In 2003, the NFL had three minority head coaches: future Pro Football Hall of Famer Tony Dungy, Herman Edwards and Marvin Lewis.
In the 12 previous seasons, there had been six. Total.
Considering that the majority of the players in the league 16 years ago were minorities, that imbalance was enormous. And disturbing.
Paul Tagliabue, then the NFL commissioner, put together a committee that established the "Rooney Rule," which requires all teams with coaching and front office vacancies to interview minority candidates. The rule, long overdue, was named for the late Dan Rooney, then president of the Pittsburgh Steelers and head of that committee.
Rooney, one of the league's most enlightened and free-thinking owners, recognized that opportunities for minority coaching candidates were far too limited throughout the NFL — even in searches for assistant coaches.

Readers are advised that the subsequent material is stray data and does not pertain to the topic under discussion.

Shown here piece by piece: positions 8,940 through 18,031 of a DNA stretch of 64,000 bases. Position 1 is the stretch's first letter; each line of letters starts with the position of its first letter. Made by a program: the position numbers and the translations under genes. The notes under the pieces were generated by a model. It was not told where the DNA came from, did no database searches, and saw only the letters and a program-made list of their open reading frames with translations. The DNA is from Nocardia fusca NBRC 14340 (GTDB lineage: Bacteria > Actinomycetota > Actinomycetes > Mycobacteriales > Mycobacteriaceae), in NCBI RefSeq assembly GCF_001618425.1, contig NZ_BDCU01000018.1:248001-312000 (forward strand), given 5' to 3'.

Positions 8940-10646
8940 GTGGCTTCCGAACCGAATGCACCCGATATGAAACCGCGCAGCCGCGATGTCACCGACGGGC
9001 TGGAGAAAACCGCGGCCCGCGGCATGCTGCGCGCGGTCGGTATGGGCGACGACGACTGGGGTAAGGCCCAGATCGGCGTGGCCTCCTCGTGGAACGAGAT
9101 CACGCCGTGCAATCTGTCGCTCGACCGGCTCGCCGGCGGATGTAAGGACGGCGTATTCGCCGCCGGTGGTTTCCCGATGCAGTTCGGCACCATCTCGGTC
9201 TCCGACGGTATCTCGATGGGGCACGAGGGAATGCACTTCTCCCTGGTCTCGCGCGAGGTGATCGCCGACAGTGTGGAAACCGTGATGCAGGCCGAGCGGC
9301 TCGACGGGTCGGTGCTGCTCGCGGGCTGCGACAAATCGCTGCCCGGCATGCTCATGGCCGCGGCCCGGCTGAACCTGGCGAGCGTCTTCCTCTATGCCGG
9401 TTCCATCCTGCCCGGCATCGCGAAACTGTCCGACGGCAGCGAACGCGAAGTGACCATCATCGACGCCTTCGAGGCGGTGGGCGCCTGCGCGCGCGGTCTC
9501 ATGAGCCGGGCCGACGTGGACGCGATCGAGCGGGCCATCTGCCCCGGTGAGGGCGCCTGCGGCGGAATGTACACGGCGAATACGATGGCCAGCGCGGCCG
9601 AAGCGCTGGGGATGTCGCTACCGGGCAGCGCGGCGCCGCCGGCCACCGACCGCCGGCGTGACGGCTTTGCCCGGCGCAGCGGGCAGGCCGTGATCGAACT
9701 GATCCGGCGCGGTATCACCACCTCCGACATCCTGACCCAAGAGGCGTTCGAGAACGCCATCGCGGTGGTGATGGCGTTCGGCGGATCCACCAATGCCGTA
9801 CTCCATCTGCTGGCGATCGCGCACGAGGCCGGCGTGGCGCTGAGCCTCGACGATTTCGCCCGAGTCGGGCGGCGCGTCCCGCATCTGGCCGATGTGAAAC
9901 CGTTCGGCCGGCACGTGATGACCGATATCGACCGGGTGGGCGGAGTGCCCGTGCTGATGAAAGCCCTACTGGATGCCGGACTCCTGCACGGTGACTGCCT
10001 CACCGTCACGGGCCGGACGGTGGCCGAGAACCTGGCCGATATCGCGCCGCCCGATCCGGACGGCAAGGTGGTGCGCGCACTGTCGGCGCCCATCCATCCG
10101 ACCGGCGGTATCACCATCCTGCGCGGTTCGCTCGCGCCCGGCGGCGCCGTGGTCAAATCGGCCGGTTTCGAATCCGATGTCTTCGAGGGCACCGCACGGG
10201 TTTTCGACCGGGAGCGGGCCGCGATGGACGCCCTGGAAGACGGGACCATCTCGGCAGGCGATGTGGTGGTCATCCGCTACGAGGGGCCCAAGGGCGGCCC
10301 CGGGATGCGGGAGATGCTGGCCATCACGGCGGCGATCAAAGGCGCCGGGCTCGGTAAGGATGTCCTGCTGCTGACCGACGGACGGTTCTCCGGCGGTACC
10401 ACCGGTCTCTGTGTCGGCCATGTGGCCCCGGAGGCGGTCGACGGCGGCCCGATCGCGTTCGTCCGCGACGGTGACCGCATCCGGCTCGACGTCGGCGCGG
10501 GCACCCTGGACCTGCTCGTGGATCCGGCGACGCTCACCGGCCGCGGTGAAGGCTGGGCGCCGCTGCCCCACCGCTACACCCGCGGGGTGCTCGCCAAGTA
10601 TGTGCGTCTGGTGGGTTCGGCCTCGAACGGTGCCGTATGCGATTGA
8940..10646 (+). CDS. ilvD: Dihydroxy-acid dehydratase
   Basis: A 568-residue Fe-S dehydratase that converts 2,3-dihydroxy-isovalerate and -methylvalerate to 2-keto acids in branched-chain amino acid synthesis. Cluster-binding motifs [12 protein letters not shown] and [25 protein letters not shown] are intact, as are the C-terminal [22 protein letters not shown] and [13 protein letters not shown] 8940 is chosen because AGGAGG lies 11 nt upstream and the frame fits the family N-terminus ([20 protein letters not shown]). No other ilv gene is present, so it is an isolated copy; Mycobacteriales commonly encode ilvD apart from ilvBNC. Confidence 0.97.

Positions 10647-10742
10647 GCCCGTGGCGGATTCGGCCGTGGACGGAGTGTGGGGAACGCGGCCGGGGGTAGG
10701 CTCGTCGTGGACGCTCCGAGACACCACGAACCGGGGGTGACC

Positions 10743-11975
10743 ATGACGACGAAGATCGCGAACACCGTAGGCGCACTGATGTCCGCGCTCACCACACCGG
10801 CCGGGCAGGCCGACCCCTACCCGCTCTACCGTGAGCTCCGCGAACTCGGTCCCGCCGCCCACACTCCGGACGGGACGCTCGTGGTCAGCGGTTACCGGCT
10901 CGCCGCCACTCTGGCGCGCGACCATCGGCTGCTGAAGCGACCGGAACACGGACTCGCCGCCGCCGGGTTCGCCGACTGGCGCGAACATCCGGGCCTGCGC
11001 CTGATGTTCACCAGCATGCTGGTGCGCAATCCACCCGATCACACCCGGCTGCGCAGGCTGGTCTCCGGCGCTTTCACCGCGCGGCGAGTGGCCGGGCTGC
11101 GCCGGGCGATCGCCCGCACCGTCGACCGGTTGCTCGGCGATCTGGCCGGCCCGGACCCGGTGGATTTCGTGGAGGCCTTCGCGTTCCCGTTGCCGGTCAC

"Like the commissioner, he understood there was a gap that needed to be addressed immediately," says Art Rooney II, Dan's son and now Steelers president. "We needed to make major steps in the area of minority hirings, and it needed to be done in a manner that was clear to all franchises, and completely transparent."
When initiated, the Rooney Rule was a trendsetter for professional sports organizations. Quickly, there was a more steady stream of minority candidates getting interviewed, and by 2006, there were seven minority head coaches.
"I thought it was going to be difficult to implement the rule right way and that there would be a disconnect with what Dan had in mind, and how to execute it," says Dungy. "Dan was one of most up-front people you would ever meet and his idea was if it would cause people to slow the process down and investigate more thoroughly, then they would do a good job. And people who deserve an opportunity — whether minorities or not — will automatically come to the top.